• Sen John McCain (R-AZ), chair of the Senate Armed Services Committee, and Sen Lindsey Graham (R-SC), sent an angry letter to President Obama, demanding to know whether the WH had authorized the disclosures and said the officials responsible must be held responsible. The WH said it had no involvement in the briefing, and booted it to the Pentagon

• The disclosures caught the new SecDef, Ashton Carter, by surprise. “The secretary is always concerned about operational security and wants us to be mindful that we don’t put information out there that isn’t necessary,” a senior defense official told reporters traveling with Carter on Friday to Afghanistan


• Not clear how useful the disclosures will be to ISIS fighters. For months, admin officials have telegraphed that the assault on Mosul would come in the spring. The disclosure that up to 25,000 troops will take part was noteworthy, but the size of the Iraqi military, and the number of brigades it could afford to devote to the Mosul operation, isn’t a mystery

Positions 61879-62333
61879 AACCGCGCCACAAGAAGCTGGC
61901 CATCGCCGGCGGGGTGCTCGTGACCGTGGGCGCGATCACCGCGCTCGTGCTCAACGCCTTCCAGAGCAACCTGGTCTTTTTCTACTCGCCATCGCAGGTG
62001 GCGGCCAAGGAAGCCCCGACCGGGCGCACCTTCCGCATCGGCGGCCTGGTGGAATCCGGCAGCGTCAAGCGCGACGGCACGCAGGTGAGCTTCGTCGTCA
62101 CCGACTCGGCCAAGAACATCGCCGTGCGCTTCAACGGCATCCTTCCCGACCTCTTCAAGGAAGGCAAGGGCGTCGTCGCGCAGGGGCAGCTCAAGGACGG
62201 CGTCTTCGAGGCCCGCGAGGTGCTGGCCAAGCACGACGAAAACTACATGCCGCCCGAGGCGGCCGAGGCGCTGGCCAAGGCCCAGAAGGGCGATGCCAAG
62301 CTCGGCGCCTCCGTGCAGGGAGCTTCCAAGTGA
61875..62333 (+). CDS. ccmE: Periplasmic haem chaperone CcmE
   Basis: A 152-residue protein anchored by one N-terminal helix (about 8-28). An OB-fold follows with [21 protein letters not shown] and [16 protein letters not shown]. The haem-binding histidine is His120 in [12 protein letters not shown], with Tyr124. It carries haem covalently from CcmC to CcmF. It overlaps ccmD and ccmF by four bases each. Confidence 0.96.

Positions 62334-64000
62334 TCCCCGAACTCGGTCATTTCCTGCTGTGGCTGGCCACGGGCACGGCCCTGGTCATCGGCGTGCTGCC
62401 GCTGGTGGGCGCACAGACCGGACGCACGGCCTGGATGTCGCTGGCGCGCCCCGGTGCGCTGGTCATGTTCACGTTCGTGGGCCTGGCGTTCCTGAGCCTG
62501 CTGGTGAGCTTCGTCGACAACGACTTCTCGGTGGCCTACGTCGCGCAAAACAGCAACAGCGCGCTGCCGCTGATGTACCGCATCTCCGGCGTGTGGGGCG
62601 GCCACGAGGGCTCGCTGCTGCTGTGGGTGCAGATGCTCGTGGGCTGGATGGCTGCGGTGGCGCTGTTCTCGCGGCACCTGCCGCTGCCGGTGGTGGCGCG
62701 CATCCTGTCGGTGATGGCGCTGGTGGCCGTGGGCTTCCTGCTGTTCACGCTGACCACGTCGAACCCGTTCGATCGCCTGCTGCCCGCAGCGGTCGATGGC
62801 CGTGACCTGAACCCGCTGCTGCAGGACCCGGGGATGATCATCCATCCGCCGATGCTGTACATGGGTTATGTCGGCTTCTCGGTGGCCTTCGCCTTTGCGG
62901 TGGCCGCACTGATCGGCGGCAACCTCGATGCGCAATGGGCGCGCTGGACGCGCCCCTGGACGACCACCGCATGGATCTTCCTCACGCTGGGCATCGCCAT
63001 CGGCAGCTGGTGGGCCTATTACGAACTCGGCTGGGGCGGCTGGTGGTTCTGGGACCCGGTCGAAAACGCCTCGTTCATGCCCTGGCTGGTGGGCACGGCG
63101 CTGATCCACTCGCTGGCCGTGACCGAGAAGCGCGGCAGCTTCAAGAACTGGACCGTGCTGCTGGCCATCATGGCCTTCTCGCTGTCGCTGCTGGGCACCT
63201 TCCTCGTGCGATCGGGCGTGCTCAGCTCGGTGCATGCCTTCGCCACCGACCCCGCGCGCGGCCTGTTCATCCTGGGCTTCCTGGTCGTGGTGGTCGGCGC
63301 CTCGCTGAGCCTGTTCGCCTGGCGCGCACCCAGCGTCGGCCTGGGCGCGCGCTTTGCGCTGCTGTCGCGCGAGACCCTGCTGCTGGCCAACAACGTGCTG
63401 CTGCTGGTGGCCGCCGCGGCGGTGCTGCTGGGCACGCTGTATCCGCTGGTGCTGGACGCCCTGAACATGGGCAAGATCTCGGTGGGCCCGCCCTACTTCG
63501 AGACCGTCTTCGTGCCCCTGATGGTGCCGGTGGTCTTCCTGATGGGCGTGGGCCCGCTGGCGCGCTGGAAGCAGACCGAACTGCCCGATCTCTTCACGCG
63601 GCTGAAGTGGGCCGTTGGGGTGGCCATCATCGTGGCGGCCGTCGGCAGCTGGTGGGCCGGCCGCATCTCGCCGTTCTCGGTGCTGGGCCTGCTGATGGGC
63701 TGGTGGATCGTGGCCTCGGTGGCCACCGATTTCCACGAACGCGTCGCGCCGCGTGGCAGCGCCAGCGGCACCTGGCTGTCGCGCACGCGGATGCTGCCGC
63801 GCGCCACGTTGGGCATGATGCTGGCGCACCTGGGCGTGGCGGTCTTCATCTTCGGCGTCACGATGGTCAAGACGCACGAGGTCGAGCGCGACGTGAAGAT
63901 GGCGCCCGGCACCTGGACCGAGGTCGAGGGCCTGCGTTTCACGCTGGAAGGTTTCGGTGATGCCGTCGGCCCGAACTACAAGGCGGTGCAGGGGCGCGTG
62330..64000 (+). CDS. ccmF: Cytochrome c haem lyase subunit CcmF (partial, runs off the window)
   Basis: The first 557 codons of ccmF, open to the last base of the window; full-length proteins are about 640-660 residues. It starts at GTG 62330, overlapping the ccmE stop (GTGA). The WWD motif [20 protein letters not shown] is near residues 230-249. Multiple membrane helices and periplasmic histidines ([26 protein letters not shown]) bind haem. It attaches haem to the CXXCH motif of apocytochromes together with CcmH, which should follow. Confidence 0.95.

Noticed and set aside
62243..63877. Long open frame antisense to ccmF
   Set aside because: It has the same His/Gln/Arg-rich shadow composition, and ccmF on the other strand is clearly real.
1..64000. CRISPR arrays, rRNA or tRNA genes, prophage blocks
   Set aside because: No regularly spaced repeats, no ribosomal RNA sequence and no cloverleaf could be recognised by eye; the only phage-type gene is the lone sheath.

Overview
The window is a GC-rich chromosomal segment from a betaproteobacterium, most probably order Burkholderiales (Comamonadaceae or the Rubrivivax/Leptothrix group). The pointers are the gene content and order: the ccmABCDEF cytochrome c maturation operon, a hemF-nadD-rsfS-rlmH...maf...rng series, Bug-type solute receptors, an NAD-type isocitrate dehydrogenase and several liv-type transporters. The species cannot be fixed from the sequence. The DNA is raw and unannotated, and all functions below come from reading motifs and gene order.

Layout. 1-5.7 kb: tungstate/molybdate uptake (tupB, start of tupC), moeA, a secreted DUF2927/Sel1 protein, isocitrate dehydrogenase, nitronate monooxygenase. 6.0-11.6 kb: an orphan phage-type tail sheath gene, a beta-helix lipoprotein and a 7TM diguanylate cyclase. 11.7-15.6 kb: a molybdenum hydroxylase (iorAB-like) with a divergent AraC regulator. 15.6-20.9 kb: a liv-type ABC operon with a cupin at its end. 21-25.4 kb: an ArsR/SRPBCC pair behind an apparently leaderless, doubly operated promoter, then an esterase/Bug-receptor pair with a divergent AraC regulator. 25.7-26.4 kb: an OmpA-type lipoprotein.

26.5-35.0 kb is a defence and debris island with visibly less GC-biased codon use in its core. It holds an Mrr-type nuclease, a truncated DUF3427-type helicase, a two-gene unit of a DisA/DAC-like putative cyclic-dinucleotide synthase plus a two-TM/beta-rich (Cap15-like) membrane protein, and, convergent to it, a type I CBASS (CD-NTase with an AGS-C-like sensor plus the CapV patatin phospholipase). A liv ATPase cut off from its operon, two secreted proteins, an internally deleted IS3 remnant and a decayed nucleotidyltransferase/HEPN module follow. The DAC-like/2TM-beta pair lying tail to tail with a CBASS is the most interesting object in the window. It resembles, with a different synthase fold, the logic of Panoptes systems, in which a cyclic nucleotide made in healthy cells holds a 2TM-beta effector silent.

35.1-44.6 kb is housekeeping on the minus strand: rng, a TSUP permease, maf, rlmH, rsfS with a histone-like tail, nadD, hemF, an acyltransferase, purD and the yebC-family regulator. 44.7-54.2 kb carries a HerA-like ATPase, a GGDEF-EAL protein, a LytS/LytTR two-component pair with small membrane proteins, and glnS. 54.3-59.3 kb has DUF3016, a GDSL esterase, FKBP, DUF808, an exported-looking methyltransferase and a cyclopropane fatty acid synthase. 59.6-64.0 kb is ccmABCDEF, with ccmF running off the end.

• The anonymous Centcom official didn’t answer perhaps the most sensitive question: whether the U.S. plans to deploy ground troops as air controllers, helping the Iraqis call in airstrikes on ISIS positions

• Senior Pentagon officials pushed for the Centcom briefing largely to demonstrate the steps the military was taking to counter ISIS’s propaganda campaign. “We want Centcom to provide briefings,” a senior defense official said. “And we welcomed this one.”


• President Obama is expected to get the Keystone XL bill today and WH officials said the president would veto it soon after. The veto would be the third and most significant of Obama’s six years in office and would likely be followed by several more vetoes, inked with his Cross Townsend black roller ball pen (NYT, me)

Johnson Defends Obama Admin

• Homeland Security Sec Jeh Johnson on Sunday defended the Obama admin’s non-use of the term “Islamist extremists.” “To start labeling

[them] as Islam or Islamic State in any respect, I think, gives them far more dignity than they deserve.” “There are 1.6 billion Muslims in this world. And true Islamic faith has nothing to do with what ISIL represents.” (Reuters, AP, WaPo, USA Today, TRNS, me)